The White Sox’ rebuild continues to be plagued by injuries, with another gasp-inducing play coming Friday.
Top prospect Eloy Jimenez left the Sox’ 12-11 victory against the Tigers with a right ankle sprain.
In the third inning, Jimenez twisted his ankle while scaling the left-field wall at Guaranteed Rate Field to snatch Tigers catcher Grayson Greiner’s home run. As Greiner celebrated his two-run shot, Jimenez laid on the warning track writhing in pain.
After trying to walk off the field under his own power, Jimenez, who returned from the bereavement list before the game, stopped near the third-base line. He wrapped his arms around the shoulders of manager Rick Renteria and trainer Brian Ball, who helped him the rest of the way to the dugout.
“When it happened, I was like, ‘Oh my God. I’m not feeling good,’ ” said Jimenez, who was in a walking boot after the game. “It just felt really painful after like right away.”
Jimenez’s X-rays came back negative. He is expected to be re-evaluated with an MRI on Saturday.
Injuries have been detrimental to the Sox over the last few seasons. Since the Sox launched their rebuild three years ago, at least 10 prospects have had their development hampered by injuries.
Right-handers Michael Kopech, the Sox’ top pitching prospect and second overall, and Dane Dunning, the Sox’ sixth overall prospect, are sidelined this season as they recover from Tommy John surgeries. Kopech had his surgery last fall one month after he made his major-league debut. Meanwhile, Dunning had surgery after lingering elbow pain that shut him down toward the end of 2018 followed him into spring training.
General manager Rick Hahn said before the game that Kopech and Dunning are progressing well and expected to check in with doctors at Guaranteed Rate this week.
Other prospects who have been injured include Zack Burdi (Tommy John surgery), Jake Burger (ruptured Achilles tendon), Luis Robert (sprained thumb), Micker Adolfo (Tommy John surgery), Luis Basabe (broken Hamate bone in hand), Alec Hansen (forearm and shoulder issues) and Ryan Cordell (broken clavicle).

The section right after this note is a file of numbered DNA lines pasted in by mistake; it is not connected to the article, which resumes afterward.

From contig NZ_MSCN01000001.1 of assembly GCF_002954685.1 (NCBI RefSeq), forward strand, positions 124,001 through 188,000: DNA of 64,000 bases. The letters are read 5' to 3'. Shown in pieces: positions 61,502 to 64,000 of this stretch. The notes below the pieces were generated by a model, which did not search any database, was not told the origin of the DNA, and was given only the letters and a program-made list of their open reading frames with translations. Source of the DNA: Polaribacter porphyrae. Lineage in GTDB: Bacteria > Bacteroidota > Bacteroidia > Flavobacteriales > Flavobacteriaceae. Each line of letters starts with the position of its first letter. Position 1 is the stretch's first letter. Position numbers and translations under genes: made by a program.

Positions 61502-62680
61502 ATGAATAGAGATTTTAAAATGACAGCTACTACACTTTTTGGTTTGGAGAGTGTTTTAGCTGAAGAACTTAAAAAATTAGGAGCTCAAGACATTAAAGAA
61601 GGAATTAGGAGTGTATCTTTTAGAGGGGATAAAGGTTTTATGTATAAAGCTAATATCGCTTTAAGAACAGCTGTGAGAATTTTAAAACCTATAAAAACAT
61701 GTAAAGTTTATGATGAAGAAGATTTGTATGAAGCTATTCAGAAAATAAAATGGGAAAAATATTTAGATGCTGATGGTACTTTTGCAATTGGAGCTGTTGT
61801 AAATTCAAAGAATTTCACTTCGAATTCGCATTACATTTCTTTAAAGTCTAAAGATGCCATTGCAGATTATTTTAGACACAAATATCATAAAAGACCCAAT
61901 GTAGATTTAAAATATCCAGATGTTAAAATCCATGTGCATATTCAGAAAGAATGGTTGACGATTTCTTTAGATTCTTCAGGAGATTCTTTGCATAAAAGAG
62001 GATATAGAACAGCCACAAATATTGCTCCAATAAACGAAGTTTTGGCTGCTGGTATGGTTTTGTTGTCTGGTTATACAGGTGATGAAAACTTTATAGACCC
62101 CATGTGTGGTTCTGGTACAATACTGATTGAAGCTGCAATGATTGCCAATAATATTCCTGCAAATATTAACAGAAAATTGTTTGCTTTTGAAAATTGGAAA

“You can’t control it,” Renteria said. “You deal with it. Everybody deals with it. We’re not a unique situation, it happens across the game of baseball. It just seems right now that [all these injuries] keep happening to us.”
Jimenez’s injury was the low point in what was otherwise an exciting, high-scoring game.
In the seventh, Jose Abreu hit his second home run, but the highlight quickly became a lowlight after a Tigers’ challenge. Abreu was credited with only a single and two RBI rather than a three-run homer because he ran past Tim Anderson at first.
“He kind of shocked me,” said Anderson, who had never seen a situation like that before Friday. “I didn’t expect him to be that far.”
Said Abreu: “It was my mistake. When I hit the ball, I thought it was a regular fly ball to the warning track, and I didn’t see TA. I take full responsibility for that.”
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But no matter, Anderson, who went 4-for-6
with two RBI, got the job done in the ninth with his first career walk-off home run. And of course, he flipped his bat.
“I didn’t even think about it this time,” Anderson said. “I knew I had to do it . . . I did it again so people knew it wasn’t a fluke. I got excited, man. I actually threw a changeup.”